X-Men/Avengers: Onslaught is a compilation of X-Men and Avengers stories in 1996 featuring one mystery villain: Onslaught.
Re-reading this arc as an adult was a very disjointed experience. In order to follow the events of Onslaught, the reader would have needed to purchase different issues from different titles, which was a standard in the industry for crossover events in 1996. It’s a long haul to read it all in one sitting under one compilation because the reader is whipped from one character and story to the next, but it does all connect!
I was surprised with how many major plot points in the Marvel universe took place during the Onslaught era. The enigmatic Joseph is running around with no memory of who he is or why people want him dead. For new readers to the X-Men, Joseph is a clone of Magneto who appeared in the mid-’90s after Magneto’s alleged death in the series. Joseph teams up with an unlikely ally, Rogue, who had left the X-Men to attempt to live a normal life. This was also during an era where Rogue was off being a southern belle and serving as a waitress.
Another major villain was introduced during this timeline: Bastion. While Onslaught is the focal enemy in this, the writers over at Marvel during this time period were slipping Bastion into the background. At this point Bastion was still a mystery, even to the reader. If you want to learn more about Bastion and his villainous relation to the X-Men, you can read my previous article covering that arc.
This was also during the time in which Nate Grey, aka X-Man, had been running around in his own solo comic book series. I’ve always had trouble understanding the appeal of Nate Grey as a character, or how he got his own solo series when Cable had already been introduced and had his own title. While these two characters have a relationship to each other, I would much rather read about gruff Cable blowing holes in walls and thinking melodramatic statements in thought bubbles.
In X-Men/Avengers: Onslaught, Nate Grey is mostly in a panic about warning both the X-Men and the Avengers regarding Onslaught’s true identity. A good chunk of the first half of this graphic novel is focused on X-Man, and for me that was a tough read. It’s okay, though! Cable gets some one-shot stories as well. It’s interesting to see both Cable and Nate Grey suffer the same problems separately from each other while never actually running into each other during this story arc.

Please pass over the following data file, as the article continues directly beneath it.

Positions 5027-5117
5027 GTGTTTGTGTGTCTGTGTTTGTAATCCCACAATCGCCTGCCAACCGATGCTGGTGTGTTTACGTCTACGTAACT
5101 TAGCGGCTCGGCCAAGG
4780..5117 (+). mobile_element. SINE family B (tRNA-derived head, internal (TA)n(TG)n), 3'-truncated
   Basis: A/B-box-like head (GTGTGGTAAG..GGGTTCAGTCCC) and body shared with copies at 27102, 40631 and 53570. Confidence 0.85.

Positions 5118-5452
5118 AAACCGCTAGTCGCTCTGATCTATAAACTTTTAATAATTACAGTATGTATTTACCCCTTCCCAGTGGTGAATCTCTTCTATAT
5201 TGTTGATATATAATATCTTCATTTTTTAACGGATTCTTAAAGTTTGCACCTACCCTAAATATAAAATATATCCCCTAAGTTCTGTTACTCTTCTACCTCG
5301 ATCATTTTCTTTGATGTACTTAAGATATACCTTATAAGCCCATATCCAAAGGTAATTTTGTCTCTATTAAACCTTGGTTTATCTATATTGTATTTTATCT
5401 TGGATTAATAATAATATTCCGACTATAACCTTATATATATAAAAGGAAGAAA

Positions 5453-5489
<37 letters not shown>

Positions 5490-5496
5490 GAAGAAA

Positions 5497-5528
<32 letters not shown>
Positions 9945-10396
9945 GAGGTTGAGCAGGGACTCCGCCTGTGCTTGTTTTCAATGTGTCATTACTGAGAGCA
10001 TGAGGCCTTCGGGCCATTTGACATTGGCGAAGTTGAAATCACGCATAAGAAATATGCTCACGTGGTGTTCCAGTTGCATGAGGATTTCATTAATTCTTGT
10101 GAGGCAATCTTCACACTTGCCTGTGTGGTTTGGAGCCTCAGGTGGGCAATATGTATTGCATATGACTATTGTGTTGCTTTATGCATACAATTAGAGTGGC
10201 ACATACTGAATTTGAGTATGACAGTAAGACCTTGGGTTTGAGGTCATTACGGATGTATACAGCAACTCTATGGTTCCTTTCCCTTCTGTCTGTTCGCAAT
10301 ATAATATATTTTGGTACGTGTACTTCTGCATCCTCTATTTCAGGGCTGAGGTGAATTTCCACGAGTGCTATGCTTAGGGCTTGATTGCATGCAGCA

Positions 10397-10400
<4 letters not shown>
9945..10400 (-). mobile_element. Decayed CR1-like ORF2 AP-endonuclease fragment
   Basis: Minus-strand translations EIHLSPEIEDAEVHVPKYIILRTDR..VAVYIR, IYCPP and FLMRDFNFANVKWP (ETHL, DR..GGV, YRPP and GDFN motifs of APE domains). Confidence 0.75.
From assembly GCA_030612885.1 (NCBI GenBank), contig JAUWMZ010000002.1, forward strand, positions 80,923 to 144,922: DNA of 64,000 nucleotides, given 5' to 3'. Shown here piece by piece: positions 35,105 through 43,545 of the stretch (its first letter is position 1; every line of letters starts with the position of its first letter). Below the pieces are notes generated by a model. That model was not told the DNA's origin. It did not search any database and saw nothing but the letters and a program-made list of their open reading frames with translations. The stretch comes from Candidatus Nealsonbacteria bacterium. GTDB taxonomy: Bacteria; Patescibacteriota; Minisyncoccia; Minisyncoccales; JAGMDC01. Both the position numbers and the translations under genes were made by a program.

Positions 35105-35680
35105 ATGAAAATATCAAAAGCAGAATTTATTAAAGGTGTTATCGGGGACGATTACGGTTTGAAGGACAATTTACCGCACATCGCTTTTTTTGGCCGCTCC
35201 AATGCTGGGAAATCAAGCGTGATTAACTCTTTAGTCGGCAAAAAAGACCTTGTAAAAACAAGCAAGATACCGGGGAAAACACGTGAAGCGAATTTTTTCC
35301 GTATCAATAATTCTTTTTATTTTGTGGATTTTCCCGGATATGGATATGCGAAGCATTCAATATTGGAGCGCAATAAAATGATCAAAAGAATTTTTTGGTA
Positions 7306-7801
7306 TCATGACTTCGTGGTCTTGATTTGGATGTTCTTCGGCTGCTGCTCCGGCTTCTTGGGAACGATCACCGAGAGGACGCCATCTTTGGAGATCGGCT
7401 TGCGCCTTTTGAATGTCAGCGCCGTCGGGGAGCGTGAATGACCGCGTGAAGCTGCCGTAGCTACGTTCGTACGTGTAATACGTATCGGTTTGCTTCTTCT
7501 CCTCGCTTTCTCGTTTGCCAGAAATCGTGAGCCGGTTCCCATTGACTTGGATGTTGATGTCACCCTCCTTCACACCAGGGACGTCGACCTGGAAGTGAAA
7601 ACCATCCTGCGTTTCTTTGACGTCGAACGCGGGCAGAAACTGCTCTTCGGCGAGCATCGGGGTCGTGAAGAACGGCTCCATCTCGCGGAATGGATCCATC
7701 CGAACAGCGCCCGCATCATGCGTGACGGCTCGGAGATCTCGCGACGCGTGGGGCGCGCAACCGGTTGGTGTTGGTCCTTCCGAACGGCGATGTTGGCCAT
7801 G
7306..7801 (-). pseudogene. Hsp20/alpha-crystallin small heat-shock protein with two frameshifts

I was also surprised to see how many famous X-Men scenes from the ’90s happened in the Onslaught arc. Some examples include: Bishop returning from the future after seeing a video from Jean Grey saying there was a traitor among the X-Men, Jean Grey discovering that Professor Xavier had been in love with her since she was one of his students, Dark Beast kidnapping regular Beast and replacing him within the X-Men, Psylocke recovering from Sabretooth nearly killing her, Logan having gone feral, and the X-Men meeting Joseph.
And then of course the big glaring plot point: The revelation of Franklin Richards, Mr. Fantastic and Invisible Woman’s son, being a mutant – who Onslaught is wasting no time to manipulate as he poses as another boy wanting to play with Franklin.
The second half of this compilation is much stronger than the first. As the reader gets closer to discovering who Onslaught is, they are taken on a whirlwind of emotion and events. While this title is 25 years old, I am not going to spoil the revelation of Onslaught if you don’t already know who he is – but it is some pretty dark stuff for the X-Men.
This is also a great story where Jean Grey is a focal point again since her moments as the Dark Phoenix. Still going by the “Phoenix” title, Jean is feisty and confident. There is a moment where Juggernaut screams in her face and she only seems mildly annoyed by it. Often times writers don’t know what to do with Jean when she is not in her Phoenix frenzy, but that is not in the case in this book. She is strong and smart, planning every move with thought and strategy. It’s a really good story for her, especially in her relationship to Onslaught.
For what it’s worth, it’s a great story for Rogue, too. Rarely do we get to see what the X-Men do when they choose to depart with the team. Not only do we get to see Rogue’s attempt at living a normal life, but we see the prejudice she faces from someone who she loves and trusts – And even in that betrayal, Rogue finds forgiveness in her heart.
Yes, there are some politics sewn into this story like all X-Men stories, but they aren’t heavy. Instead the writers choose to spend time building on characters like Jean, Rogue, Joseph, Xavier, Cable and X-Man.
X-Men/Avengers: Onslaught is quite the good read. It seems little disjointed and slow at first, but the build up is worth it for the revelation of Onslaught.
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